Did someone call for the crypt keeper?
In an ongoing Polish-led expedition in the Nile Valley region of Sudan, archaeologists excavating a 900-year-old medieval crypt discovered seven mummies and walls covered in inscriptions.
Excavations at a monastery that had once been part of the ancient Christian kingdom of Makuria have turned up fascinating finds, such as this inscription-covered crypt.
The dig site lies in an area that was once part of a Christian kingdom called Makuria. The kingdom lasted for several hundred years between the 7th and 14th centuries, according to the United Nation's World Heritage Centre.
The crypt itself was found in 1993 in the ruins of the Makurian capital of Old Dongola, a place that once contained homes, churches, and mosques. But the crypt wasn't excavated until 2009 "during the larger process of excavations of the the monastic complex," Włodzimierz Godlewski, current director of the Polish Archaeological Expedition to Dongola, told The Huffington Post in an email.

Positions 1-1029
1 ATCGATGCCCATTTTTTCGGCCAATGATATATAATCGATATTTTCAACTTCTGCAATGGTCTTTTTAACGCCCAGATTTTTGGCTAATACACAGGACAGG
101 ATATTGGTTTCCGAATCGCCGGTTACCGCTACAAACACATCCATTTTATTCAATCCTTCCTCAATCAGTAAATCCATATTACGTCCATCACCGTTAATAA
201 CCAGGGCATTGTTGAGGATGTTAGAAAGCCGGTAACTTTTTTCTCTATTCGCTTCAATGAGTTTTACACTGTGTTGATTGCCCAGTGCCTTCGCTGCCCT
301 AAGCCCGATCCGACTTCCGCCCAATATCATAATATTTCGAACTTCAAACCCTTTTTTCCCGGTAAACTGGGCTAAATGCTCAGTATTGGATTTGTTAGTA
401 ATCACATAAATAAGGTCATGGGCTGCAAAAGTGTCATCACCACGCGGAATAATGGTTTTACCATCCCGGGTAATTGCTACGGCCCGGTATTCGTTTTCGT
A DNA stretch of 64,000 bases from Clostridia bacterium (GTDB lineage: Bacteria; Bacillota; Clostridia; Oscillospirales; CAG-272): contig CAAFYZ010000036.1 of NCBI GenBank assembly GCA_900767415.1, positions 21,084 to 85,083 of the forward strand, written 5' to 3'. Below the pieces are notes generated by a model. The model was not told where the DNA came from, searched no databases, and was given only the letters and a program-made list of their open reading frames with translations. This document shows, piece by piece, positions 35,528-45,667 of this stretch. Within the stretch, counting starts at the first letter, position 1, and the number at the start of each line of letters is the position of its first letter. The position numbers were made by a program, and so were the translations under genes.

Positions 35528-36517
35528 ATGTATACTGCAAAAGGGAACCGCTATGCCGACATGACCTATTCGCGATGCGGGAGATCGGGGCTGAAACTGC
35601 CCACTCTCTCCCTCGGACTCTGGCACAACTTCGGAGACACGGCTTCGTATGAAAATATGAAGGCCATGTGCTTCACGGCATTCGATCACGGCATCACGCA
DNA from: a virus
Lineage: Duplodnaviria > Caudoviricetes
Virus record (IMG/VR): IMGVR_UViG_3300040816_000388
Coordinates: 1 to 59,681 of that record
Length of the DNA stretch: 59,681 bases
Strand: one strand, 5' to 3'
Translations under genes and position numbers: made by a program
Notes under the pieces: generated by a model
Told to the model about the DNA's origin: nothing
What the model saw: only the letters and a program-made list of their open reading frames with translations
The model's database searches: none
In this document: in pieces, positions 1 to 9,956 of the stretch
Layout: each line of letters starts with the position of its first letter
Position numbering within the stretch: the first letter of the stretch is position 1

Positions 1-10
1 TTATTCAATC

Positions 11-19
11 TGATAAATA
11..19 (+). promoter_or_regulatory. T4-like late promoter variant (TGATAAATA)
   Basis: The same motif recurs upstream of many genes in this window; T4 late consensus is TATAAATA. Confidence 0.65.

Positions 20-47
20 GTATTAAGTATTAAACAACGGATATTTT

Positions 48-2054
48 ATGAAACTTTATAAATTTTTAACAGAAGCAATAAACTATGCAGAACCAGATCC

So who were these mysterious Makurian mummies? A recent analysis showed that the seven bodies belonged to older males, according to a paper published in Polish Archaeology in the Mediterranean. A funerary inscription indicates that one mummy may be Archbishop Georgios, who was among the kingdom's most important religious leaders in the kingdom. He died in 1113.
The religious connection suggests the inscriptions may be sacred. Written by hand in Greek and Sahidic Coptic, some appear to include passages from the Bible and an unusual prayer from the Virgin Mary in which death appears to her "in the form of a rooster," LiveScience reported.
Other crypts were discovered in the monastery, but only the crypt believed to belong to Georgios included the unique writings, Godlewski told HuffPost Science. The researcher noted that other inscriptions seem to reference something called the "Book of Great Power."